Patience is not one of my strong points. While I like the buzz of city traffic, I don’t want to wait in stand-still traffic or wait for a parking space, for that matter.
Small town living caters to my impatience. I drive up to the gas pump and the people inside immediately flip the pump on because they know me. I always get a front-row-Joe parking spot at the grocery store. It’s 30 miles from my house to town; it takes 25 minutes because there is never a traffic jam.
Cattle and young horses need time to warm up to a person no matter how well they know you. They sense your impatience, agitation, worry and any other emotion you may have.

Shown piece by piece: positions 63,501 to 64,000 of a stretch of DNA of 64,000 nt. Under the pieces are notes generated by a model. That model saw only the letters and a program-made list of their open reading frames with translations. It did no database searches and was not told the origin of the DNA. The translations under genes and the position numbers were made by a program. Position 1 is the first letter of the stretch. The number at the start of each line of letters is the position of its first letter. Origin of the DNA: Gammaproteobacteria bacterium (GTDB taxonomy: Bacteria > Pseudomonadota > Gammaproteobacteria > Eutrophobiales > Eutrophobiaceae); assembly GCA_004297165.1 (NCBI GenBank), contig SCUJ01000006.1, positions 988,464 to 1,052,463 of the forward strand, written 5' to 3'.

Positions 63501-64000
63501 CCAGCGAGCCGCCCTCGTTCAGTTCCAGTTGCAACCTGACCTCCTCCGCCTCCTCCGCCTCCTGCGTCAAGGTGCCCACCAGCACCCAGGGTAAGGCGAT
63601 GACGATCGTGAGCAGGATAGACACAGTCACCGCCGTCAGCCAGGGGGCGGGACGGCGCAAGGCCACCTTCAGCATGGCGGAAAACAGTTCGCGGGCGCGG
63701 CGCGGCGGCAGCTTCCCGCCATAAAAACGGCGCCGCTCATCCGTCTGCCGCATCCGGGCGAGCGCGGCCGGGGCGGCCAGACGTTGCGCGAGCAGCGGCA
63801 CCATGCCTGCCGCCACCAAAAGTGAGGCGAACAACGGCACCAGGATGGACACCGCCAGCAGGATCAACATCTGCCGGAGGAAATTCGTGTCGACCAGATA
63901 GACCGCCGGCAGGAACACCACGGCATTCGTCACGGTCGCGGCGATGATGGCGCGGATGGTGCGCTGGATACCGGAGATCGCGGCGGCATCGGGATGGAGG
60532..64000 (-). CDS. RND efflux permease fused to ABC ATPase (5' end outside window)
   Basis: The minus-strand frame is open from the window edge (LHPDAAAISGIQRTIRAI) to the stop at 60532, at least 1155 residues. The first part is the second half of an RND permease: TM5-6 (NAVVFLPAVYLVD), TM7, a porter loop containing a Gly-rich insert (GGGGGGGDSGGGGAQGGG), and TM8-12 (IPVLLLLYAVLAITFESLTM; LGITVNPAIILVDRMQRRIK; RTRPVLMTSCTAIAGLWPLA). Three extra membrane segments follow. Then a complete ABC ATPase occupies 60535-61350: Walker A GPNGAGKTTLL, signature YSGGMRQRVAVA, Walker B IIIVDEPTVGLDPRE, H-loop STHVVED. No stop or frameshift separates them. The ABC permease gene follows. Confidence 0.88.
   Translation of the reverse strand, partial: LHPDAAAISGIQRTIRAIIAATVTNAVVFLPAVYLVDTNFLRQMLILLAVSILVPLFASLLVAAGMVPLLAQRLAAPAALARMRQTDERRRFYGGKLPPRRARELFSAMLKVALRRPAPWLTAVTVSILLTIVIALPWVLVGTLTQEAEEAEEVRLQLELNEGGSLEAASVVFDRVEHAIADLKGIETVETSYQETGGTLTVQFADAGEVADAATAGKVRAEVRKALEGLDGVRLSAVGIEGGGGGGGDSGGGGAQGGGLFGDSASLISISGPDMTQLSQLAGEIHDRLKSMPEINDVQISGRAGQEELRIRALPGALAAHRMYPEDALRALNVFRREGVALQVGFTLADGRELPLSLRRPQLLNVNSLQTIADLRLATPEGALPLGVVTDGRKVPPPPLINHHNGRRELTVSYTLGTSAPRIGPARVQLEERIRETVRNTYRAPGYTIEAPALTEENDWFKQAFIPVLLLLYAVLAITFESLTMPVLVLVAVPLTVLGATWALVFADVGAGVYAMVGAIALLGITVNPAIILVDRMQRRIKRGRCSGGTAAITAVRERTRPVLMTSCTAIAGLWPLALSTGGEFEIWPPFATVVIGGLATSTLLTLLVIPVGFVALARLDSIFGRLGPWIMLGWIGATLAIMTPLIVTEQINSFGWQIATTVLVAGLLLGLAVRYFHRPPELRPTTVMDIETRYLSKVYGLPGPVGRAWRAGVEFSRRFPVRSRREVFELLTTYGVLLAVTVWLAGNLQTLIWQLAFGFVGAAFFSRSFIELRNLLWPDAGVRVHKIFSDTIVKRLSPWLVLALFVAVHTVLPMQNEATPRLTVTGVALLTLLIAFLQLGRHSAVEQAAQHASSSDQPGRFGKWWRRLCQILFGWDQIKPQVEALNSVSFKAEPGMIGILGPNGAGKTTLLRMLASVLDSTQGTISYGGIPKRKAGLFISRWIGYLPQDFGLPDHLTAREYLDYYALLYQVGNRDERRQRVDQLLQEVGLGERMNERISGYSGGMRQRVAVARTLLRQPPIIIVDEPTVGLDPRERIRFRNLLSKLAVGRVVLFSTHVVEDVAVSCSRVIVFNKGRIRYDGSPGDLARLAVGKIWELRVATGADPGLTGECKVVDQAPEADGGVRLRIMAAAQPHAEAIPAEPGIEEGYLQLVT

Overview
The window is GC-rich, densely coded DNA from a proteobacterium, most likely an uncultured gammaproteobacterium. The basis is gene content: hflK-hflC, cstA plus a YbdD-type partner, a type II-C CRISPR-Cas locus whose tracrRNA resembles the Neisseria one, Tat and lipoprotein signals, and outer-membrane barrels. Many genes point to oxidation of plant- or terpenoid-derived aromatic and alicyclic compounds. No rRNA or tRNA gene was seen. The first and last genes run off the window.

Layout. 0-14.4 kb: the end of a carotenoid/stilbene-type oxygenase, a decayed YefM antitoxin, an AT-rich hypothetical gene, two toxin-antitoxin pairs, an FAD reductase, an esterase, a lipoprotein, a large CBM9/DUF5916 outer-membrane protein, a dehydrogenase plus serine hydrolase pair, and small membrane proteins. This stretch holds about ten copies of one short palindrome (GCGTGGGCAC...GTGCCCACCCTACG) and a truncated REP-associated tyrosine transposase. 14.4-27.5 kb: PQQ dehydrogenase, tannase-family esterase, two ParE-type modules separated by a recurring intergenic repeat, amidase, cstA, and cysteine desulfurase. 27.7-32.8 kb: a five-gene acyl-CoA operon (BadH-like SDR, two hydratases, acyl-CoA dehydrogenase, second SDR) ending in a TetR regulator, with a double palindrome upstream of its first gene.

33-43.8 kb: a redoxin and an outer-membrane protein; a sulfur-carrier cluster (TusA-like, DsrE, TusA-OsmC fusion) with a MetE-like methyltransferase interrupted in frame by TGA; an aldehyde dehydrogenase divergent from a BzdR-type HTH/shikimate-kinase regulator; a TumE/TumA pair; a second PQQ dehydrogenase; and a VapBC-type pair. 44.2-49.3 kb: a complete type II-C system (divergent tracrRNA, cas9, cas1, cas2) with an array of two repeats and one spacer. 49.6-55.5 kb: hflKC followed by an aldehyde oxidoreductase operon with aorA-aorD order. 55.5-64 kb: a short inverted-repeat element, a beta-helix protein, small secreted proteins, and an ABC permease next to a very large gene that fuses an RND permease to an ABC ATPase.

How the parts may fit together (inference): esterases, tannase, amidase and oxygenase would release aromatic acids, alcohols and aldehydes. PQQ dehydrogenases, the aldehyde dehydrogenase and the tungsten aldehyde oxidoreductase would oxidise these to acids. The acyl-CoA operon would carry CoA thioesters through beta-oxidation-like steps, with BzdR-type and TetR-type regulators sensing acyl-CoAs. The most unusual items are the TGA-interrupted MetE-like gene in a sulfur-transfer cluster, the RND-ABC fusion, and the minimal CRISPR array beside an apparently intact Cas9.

I fed the little herd that hangs out near the in-laws’ house yesterday.
They were on the opposite side of the fence so I could dump their cake over the fence and not be run over by them as they hurried to get their share.
Since it was a beautiful day–no wind, warm air and quiet calm–I sat on my side of the fence and just watched and listened to the little buggers for a while.
It took a while but eventually each one of them came over to me, sniffed my shoe and let me give them a little scratch on the ear. This herd is generally used to people but they don’t stay close long enough for conversation.
I had the same experience with two young horses. Neither has yet been handled much.
It was fun to slowly reach out and give them a little nuzzle on their noses without spooking them. My daughter joined me and it was even more fun to watch her.
Patience is a virtue. Patience is a gift.